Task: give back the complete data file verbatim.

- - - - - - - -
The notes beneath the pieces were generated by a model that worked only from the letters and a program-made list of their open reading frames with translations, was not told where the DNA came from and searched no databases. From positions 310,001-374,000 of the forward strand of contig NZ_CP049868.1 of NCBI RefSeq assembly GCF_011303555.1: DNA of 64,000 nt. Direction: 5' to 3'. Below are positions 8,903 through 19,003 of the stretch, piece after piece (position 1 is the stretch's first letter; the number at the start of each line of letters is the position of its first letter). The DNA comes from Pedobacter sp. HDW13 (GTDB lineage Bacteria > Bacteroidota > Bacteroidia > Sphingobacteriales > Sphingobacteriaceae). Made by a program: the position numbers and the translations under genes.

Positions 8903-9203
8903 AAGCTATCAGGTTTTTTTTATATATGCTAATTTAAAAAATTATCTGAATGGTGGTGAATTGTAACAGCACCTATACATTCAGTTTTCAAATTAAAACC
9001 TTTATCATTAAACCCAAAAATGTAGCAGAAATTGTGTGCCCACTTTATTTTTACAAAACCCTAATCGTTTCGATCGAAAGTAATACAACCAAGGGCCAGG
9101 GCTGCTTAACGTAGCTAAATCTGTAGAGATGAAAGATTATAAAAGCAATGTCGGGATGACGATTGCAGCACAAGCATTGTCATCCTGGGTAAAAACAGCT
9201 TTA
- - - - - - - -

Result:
The notes beneath the pieces were generated by a model that worked only from the letters and a program-made list of their open reading frames with translations, was not told where the DNA came from and searched no databases. From positions 310,001-374,000 of the forward strand of contig NZ_CP049868.1 of NCBI RefSeq assembly GCF_011303555.1: DNA of 64,000 nt. Direction: 5' to 3'. Below are positions 8,903 through 19,003 of the stretch, piece after piece (position 1 is the stretch's first letter; the number at the start of each line of letters is the position of its first letter). The DNA comes from Pedobacter sp. HDW13 (GTDB lineage Bacteria > Bacteroidota > Bacteroidia > Sphingobacteriales > Sphingobacteriaceae). Made by a program: the position numbers and the translations under genes.

Positions 8903-9203
8903 AAGCTATCAGGTTTTTTTTATATATGCTAATTTAAAAAATTATCTGAATGGTGGTGAATTGTAACAGCACCTATACATTCAGTTTTCAAATTAAAACC
9001 TTTATCATTAAACCCAAAAATGTAGCAGAAATTGTGTGCCCACTTTATTTTTACAAAACCCTAATCGTTTCGATCGAAAGTAATACAACCAAGGGCCAGG
9101 GCTGCTTAACGTAGCTAAATCTGTAGAGATGAAAGATTATAAAAGCAATGTCGGGATGACGATTGCAGCACAAGCATTGTCATCCTGGGTAAAAACAGCT
9201 TTA